remember young grasshopper, let your inner a**hole shine through to get some results 🙂 I admire your determination in sticking to your cause and thumbs up to Paradise Pet Center! Choosing animal welfare over proven profits takes a lot of guts. If I lived in Calgary, I would go out of my way to shop there!

  10. CindyLu says:

    You are so right to pursue this issue. Hang in there, perseverance rules the day!

  11. Helen Savkovic says:

    “With the acknowledgement that there is an abundance of homeless, unwanted or rescue animals within the city, it seems logical that retail pet sales only add to the problem. Instead of commercially purchasing a new pet, there are more than enough out there in need of adopting. In fact, retail pet sales actually add to the unwanted pet population when pets purchased on an impulse later get surrendered.”

    My friend, Christie Lagally, who was a force to be reckoned with during the campaigns to ban the sale of rabbits and then puppies in pet stores, says “What do you do when the bath tub is overflowing? You turn off the tap.”

    • thatjenk says:

      I follow Christie’s blog! She’s a huge inspiration and fountain of knowledge after the success in Richmond.

      • Helen Savkovic says:

        I wish we could send a clone of Christie to every city that could use her expertise. She is tireless in her work to save animals – she doesn’t just work hard – she works smart.

  12. Kristine says:

    Thank you for writing this and for caring enough to take some real action.

    I lived in Calgary for a few years before I moved to Halifax and that city is miles ahead! It’s a struggle here to even get puppy mills shut down, let alone pet stores that sell them. But I know I am not alone in this community and I think it is time I join in the fight. You saw the letter I wrote to a local pet store chain, but I didn’t think of writing one to the city mayor. Now I will. And I will try to get others in my city to do so as well. You have to start somewhere, right? Let’s make this a country-wide movement!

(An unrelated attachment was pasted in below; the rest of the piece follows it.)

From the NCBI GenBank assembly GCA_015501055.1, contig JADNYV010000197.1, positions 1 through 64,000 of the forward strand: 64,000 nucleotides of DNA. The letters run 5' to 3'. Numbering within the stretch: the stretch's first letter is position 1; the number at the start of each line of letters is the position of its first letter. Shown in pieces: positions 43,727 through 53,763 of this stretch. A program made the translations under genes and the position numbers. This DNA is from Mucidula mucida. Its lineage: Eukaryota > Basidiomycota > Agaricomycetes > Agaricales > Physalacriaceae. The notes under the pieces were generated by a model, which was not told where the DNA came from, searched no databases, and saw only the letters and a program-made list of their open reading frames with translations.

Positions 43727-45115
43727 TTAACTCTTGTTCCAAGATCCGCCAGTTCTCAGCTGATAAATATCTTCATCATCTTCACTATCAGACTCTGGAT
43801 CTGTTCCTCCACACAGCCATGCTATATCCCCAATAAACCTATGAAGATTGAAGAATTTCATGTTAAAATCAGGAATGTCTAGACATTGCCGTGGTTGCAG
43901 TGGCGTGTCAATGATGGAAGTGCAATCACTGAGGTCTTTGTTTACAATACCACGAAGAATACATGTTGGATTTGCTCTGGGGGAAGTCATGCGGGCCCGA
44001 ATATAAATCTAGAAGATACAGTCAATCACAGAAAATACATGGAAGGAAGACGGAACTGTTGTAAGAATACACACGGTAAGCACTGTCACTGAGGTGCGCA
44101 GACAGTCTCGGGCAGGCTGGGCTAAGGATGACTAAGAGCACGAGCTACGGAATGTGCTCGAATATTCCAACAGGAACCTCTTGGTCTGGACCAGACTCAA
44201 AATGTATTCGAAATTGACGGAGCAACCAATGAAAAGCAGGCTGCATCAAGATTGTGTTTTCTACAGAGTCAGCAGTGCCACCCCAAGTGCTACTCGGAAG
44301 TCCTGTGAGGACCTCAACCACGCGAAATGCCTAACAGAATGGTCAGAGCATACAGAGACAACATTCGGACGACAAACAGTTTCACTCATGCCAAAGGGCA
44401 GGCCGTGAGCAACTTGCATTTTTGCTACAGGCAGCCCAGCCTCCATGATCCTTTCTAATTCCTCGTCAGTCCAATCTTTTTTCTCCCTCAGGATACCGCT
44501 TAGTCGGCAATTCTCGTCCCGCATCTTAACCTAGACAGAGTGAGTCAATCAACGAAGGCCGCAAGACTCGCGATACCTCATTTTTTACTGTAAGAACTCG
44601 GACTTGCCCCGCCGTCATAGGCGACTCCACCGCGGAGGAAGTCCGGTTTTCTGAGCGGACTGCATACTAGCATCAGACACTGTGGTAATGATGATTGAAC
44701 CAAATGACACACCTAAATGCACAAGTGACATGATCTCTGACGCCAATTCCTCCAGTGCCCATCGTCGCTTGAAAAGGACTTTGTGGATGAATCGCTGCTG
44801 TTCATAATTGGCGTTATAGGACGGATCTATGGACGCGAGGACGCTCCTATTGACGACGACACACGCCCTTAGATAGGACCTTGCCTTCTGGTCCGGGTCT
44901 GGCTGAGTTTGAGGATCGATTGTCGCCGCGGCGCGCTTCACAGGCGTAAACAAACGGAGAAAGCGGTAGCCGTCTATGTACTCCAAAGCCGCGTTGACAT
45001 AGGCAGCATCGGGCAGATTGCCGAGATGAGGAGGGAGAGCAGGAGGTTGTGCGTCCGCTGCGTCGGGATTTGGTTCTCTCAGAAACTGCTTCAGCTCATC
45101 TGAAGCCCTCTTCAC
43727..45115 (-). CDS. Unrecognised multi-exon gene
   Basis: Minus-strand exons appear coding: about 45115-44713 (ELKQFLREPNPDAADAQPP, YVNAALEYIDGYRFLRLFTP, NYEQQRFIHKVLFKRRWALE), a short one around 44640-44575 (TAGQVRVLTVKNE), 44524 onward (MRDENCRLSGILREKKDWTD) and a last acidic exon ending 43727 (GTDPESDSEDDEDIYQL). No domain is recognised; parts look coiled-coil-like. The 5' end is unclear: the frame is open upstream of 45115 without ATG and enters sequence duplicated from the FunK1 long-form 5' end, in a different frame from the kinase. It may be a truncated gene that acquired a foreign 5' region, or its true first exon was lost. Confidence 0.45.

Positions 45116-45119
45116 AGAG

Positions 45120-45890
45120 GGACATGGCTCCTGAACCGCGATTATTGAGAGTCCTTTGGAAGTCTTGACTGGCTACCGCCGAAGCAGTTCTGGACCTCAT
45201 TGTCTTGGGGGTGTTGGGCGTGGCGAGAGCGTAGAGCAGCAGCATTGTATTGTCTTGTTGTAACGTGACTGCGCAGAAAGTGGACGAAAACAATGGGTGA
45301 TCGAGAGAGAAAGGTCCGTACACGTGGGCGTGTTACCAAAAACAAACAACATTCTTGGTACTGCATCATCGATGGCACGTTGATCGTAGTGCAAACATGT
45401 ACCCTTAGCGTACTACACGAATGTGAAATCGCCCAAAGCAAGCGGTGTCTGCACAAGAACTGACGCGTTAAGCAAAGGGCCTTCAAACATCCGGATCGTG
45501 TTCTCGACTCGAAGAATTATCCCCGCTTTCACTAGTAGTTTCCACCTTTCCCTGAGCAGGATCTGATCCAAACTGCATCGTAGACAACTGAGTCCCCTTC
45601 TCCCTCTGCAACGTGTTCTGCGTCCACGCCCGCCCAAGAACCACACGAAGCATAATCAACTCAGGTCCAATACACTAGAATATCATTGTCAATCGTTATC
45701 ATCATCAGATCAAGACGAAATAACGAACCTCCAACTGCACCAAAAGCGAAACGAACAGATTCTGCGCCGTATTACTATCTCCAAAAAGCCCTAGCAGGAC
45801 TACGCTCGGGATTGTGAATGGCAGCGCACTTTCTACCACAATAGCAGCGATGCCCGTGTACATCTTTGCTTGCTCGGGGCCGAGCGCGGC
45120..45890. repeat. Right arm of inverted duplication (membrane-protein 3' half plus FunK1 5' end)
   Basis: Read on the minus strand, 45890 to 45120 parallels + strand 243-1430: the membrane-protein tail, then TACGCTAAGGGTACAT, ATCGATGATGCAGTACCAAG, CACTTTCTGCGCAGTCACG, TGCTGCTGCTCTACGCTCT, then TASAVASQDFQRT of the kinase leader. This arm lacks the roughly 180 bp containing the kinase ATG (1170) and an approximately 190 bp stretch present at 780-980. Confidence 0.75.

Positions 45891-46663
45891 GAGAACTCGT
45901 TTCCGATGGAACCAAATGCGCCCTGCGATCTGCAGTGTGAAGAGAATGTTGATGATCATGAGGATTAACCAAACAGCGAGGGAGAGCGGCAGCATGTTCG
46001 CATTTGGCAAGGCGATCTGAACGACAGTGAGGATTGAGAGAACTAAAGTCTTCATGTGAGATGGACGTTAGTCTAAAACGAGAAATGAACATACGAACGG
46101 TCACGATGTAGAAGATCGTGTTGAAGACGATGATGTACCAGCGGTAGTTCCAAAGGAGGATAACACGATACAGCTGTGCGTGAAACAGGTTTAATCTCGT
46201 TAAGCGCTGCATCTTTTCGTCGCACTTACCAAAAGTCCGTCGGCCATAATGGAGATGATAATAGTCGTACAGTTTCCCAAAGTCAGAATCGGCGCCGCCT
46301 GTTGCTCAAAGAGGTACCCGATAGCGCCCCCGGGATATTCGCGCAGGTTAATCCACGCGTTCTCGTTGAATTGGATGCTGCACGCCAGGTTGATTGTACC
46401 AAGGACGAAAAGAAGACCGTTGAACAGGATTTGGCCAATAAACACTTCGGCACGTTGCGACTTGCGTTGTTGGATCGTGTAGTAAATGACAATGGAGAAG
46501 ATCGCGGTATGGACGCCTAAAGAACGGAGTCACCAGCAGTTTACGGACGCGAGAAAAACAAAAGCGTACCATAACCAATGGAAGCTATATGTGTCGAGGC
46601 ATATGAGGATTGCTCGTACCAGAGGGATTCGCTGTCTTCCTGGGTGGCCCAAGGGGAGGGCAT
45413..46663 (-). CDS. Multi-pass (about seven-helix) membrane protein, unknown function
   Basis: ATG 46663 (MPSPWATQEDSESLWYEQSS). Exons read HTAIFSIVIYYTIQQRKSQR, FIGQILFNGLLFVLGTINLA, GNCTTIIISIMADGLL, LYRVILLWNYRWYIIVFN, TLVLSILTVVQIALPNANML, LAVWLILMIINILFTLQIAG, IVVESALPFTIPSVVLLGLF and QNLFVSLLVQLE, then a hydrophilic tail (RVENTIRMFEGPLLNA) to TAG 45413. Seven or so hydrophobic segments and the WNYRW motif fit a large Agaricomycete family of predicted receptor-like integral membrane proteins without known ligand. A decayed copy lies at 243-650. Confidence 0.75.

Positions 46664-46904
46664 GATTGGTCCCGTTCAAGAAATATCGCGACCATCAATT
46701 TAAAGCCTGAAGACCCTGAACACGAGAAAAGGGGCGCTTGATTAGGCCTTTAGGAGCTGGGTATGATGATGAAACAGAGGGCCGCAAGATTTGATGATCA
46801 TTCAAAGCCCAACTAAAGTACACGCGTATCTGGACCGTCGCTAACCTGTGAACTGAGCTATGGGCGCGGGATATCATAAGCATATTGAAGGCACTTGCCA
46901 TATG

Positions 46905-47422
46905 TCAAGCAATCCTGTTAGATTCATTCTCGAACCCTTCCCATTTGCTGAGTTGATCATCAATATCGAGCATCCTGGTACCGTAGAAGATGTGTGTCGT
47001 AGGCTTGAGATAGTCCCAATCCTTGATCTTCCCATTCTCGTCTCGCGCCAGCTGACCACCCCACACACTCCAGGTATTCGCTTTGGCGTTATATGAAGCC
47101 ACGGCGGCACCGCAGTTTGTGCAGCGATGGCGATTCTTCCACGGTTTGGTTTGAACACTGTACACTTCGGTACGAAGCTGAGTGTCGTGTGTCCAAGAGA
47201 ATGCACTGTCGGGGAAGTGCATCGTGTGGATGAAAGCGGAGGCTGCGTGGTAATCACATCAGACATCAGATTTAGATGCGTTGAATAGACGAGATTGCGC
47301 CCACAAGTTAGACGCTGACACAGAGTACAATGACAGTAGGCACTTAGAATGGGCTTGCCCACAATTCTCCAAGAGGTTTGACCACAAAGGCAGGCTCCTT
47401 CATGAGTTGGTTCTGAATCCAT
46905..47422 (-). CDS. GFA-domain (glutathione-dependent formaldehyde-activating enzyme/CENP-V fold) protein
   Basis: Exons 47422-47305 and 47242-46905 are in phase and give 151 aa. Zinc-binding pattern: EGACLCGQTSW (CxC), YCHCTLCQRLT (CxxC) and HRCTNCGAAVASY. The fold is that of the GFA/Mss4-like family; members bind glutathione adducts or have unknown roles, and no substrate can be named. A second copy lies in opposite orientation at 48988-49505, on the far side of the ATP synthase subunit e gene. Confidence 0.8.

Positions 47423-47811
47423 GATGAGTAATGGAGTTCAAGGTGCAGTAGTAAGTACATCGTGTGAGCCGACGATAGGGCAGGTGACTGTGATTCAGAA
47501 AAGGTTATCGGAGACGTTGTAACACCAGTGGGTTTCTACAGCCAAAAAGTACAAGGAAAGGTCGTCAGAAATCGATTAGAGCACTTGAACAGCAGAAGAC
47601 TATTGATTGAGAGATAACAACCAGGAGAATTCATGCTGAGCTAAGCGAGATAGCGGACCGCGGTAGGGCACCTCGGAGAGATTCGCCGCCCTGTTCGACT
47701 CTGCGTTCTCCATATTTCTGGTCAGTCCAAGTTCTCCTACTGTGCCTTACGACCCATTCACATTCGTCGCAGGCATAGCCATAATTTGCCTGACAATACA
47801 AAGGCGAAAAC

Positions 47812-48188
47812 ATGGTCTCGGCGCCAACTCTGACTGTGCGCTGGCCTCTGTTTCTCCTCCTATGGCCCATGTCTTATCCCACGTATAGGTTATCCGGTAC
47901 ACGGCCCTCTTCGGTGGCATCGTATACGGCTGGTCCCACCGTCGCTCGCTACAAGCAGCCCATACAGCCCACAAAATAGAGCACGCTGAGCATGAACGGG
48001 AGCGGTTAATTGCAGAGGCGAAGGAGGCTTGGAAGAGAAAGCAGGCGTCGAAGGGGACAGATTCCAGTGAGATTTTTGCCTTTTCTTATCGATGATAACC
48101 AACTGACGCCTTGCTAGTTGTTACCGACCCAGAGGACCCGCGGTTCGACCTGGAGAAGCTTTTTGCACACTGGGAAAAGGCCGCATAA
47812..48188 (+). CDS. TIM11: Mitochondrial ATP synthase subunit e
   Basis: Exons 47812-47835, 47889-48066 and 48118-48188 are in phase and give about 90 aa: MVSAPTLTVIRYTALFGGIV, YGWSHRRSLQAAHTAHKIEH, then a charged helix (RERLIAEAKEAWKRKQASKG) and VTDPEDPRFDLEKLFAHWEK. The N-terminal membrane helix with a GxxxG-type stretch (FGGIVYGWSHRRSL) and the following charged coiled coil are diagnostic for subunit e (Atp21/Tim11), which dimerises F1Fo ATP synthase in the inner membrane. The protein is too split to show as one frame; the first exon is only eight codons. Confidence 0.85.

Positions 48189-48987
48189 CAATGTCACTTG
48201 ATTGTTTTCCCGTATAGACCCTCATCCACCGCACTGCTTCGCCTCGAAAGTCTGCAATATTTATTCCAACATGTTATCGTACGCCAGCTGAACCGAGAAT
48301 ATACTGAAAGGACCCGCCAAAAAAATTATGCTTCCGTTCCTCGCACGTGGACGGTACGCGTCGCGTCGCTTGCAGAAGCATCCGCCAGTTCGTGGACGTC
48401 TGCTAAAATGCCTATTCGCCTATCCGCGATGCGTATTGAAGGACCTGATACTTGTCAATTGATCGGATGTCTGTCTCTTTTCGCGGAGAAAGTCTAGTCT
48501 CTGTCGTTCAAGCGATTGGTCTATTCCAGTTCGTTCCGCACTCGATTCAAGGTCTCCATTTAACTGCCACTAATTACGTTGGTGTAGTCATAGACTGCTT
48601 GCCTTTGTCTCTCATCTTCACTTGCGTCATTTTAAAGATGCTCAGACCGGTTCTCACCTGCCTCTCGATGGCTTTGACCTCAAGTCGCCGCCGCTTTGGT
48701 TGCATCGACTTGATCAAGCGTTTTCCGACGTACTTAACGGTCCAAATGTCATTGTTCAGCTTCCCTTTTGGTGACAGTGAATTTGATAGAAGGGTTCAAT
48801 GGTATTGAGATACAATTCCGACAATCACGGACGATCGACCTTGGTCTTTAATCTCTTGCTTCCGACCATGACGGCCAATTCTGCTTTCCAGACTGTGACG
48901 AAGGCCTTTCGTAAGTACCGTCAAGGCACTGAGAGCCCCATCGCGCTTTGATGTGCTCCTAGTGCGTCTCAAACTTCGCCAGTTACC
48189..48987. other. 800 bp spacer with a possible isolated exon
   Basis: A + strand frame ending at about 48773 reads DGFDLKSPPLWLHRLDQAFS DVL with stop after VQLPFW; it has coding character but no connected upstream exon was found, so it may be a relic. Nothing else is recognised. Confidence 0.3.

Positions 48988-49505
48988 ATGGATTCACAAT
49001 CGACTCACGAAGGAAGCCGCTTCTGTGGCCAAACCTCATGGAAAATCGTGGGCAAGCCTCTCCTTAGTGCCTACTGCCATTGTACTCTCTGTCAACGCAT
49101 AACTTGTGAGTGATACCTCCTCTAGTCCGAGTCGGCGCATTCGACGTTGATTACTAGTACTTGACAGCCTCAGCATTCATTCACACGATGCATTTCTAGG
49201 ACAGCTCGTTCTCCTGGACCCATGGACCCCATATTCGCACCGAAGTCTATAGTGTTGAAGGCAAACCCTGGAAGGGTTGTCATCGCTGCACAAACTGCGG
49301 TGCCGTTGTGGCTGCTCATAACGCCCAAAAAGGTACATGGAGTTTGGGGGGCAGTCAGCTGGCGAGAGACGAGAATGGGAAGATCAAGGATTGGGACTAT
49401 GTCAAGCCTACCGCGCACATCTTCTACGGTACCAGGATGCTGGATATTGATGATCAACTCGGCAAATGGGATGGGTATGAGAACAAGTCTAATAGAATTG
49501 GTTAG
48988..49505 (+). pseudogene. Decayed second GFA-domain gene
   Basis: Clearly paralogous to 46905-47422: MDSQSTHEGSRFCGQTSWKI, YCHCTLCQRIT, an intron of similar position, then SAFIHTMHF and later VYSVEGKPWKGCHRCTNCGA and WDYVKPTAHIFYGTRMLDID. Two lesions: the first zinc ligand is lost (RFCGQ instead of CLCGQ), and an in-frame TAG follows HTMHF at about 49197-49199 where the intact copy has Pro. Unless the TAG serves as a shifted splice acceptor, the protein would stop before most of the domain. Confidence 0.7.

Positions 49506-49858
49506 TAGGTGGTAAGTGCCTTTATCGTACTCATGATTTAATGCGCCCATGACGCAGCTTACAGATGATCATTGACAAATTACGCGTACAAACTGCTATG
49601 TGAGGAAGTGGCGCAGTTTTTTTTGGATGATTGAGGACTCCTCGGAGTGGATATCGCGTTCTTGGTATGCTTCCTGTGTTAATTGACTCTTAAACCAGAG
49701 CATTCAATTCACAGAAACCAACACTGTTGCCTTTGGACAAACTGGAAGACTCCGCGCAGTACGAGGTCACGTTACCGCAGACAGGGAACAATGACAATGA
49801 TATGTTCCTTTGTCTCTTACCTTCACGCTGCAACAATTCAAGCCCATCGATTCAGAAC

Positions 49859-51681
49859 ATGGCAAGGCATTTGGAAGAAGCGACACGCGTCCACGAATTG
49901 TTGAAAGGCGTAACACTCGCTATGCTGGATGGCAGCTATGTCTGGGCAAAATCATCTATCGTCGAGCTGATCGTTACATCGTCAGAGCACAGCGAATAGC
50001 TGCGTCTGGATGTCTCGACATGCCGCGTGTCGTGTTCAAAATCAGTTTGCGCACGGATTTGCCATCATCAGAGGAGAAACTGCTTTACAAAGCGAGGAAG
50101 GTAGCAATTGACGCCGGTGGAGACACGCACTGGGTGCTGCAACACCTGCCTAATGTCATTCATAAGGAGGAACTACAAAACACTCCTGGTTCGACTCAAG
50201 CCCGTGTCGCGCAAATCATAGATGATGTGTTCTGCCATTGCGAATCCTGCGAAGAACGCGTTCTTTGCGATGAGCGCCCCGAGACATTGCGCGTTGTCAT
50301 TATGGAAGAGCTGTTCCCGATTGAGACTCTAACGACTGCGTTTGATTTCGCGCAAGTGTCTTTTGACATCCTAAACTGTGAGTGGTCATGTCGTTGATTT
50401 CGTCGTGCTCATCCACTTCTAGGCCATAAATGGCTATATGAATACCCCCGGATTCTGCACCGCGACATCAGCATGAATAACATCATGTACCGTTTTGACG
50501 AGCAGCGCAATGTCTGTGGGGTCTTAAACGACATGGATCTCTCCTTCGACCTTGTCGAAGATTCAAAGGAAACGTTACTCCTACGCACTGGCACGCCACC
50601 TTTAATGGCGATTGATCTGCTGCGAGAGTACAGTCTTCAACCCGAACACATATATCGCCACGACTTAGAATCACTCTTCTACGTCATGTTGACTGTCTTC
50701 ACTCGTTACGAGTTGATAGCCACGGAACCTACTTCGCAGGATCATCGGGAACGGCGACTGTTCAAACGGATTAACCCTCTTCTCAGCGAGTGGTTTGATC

• Helen Savkovic says:

      I know what you mean about Halifax. I was there a couple of weeks ago visiting a friend. I tried 2 or 3 big grocery chains to find cage free eggs from hens allowed to scratch outside – nothing. However, I do love the work that Pierre’s Alley Cat Society is doing with cats in Halifax. They are a fabulous group.

      A good first step would be to find a council member who supports a ban on puppy mills and pet stores.

  13. Pingback: Updates from the field: Efforts to end retail animal sales « Christie Lagally

  14. WAY TO GO! Such a worthy goal. In Richmond, BC (near where I live) this same idea has caught the attention of town council. Every voice counts and it is SO exciting when the town leaders finally started to hear you. Keep it at, you’re doing a great thing for the animals!

  15. gotspots says:

    Keep on doing what you are doing! I know a friend from New York holds peaceful protests with signs in front of a puppy selling store there. Thank you SO much for doing what you are doing even if you aren’t hearing anything back. At least you are trying. Which is more than we can say for some people. Kudos to you!

  16. Kyla Duffy says:

    Keep it up! Could you let us know where you got those Albuquerque stats? I’d love to have that resource on-hand. I would think Calgary would be responsive, as it is very progressive with dog laws. I read in Pit Bulls: Villains and Victims that they have one of the lowest dog bite rates since the by-laws were enacted three years ago. Is that right?

  17. christie says:

    Thank you so much for all your hard work!! I live in Calgary and have been trying to figure out ways to get involved and make a difference with all this. I will definitely pass on this blog and information to people I know! And please if there’s anything you might need to do directly please ask!! Maybe we can even put our heads together and make some progress! Don’t hesitate to contact me. Thanks!

    • thatjenk says:

      Thanks for the support! If you get a chance to send a letter to your Alderman about this, I’d be curious to know what kind of reply you get – if any.

    • thatjenk says:

      That’s a heartbreaking story and awful for you and your family (and the puppy) to have gone through. But thank you for sharing – it’s an important reminder of what’s going really going on.

  18. Pingback: The Ideal Chinchilla Breeder